The Best Medicine

Sandy Morris, LPN reminds us to treat ourselves to a good belly laugh, tee-hee or guffaw.

Sandy Morris, LPN reminds us to treat ourselves to a good belly-laugh, tee-hee or guffaw.

Laughter has been a part of my life ever since I can remember. It is who I am. When I think of my childhood, the funniest memories revolve around growing up with 6 siblings. It is at family gatherings that we share our favorite memories and laugh all the more. Large families are so skilled at telling funny tales, like the time my brother was locked out of the house  and being chased by a neighbor’s dog – his knees hitting his chin with each step. Or the time my mother and sister crawled under blankets, shrieking and terrified, across the bedroom floor while my father and I tried to remove a bat with brooms…

Laughter was what got me through my personal battle with breast cancer. I could find the funny in almost any situation, from surgery experiences, to chemo, to the stares of children when I lost my hair. Children are so brave with questions. They can ask anything because they are so innocent.

Did you know that children laugh on average 300 times a day compared to adults who only laugh about 15 times a day? Laughing gives our heart and mind a good workout! It increases endorphins, helps decrease stress, burns calories, improves memory and even boosts your immune system. Laughter can even help reduce feelings of depression and create a sense of well-being. With all that, who wouldn’t want to laugh!!??

Laughing is a pretty cool thing and it’s very contagious. If you listen, around campus you can hear big belly-laughs, giggles, tee-hee’s, guffaws, snorts and even some whoops coming from the classrooms, during meal times, out on the front porch of the Lodge, at many sports activities and even during therapy sessions.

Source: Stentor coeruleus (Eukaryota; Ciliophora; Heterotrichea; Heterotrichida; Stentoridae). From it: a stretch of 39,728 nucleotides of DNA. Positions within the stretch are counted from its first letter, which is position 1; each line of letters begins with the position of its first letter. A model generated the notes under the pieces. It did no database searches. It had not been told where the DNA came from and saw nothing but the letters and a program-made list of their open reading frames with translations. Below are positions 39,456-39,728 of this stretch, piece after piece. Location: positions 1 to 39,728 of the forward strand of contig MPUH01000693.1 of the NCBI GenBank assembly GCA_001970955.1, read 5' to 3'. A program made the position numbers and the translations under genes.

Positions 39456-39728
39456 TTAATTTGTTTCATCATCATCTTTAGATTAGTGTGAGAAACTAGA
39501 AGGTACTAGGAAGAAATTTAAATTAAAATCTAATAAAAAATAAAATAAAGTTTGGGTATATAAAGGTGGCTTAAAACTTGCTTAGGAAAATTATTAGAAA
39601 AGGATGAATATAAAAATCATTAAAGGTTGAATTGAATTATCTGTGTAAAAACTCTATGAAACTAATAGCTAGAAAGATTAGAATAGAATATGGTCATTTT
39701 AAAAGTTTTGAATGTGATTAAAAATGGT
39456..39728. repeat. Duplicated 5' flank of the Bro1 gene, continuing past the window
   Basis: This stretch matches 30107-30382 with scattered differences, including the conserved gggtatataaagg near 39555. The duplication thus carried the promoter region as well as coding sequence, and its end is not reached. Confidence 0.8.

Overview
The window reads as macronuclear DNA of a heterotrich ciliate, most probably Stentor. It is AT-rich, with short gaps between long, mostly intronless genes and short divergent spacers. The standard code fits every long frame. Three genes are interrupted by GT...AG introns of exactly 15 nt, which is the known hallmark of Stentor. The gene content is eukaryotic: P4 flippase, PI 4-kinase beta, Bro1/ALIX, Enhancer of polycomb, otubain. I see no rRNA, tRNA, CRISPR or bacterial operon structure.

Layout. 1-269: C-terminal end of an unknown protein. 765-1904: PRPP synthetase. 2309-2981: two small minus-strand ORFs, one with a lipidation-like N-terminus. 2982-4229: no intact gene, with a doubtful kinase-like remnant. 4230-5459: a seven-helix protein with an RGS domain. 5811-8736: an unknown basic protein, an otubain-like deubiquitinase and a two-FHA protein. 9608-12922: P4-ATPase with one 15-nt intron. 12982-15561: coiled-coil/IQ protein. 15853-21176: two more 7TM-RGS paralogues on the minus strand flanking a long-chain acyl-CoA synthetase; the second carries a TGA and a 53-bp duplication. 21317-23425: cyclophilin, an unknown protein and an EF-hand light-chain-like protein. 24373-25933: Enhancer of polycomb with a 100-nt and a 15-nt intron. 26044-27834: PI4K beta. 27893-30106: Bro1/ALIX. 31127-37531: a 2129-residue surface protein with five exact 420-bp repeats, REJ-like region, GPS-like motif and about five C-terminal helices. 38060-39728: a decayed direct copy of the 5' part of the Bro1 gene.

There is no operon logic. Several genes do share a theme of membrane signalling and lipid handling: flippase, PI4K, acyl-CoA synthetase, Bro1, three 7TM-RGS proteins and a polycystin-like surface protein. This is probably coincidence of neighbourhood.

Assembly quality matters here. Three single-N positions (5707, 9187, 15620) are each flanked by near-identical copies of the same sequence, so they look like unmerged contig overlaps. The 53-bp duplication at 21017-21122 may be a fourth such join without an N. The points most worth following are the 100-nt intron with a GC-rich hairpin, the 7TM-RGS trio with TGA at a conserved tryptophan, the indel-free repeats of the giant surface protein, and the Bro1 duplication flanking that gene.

All this laughter can motivate a person and release positive energy. Our students need this in their lives…a chance to laugh, be positive and to channel their energy in a positive way. It shows them that life can be fun, full of joy and/or happiness even when their lives have had strife, sadness, loss, anxiety or bad school experiences.

As Woody Allen says, “I am thankful for laughter, except when milk comes out of my nose.”

Reminding you that laughter is real and true…

Cherokee Creek Boys School is a therapeutic boarding school for middle-school boys, ages 11-15, located in Upstate South Carolina.

posted by jleslie in Discovering What is Real and True and have Comments (4)

4 Responses to “The Best Medicine”

  1. leslie kern says:

    So true, so true. Thanks for the reminder, Sandy 🙂

  2. Sandy Affonso says:

    Sandy, you make me smile! Laughter is truly the best medicine and you set a great example of that on campus. Your sense of humor and easy-going approach with the boys helps everyone relax and be fully present to the wonders of the day! Thanks so much for being an anchor that holds it all together with your wonderful balance of compassion and humor that promotes well-being. You are a true gift!

  3. Beth Black says:

    And finding the fun in a school full of middle school boys is such an asset. Our boys are often the source of good laughter. And, on a down day nothing brightens a wilted spirit faster than a smile and a laugh! Thanks, Sandy

  4. Kate says:

    My motto: Never, ever, go out for a ‘bad time!’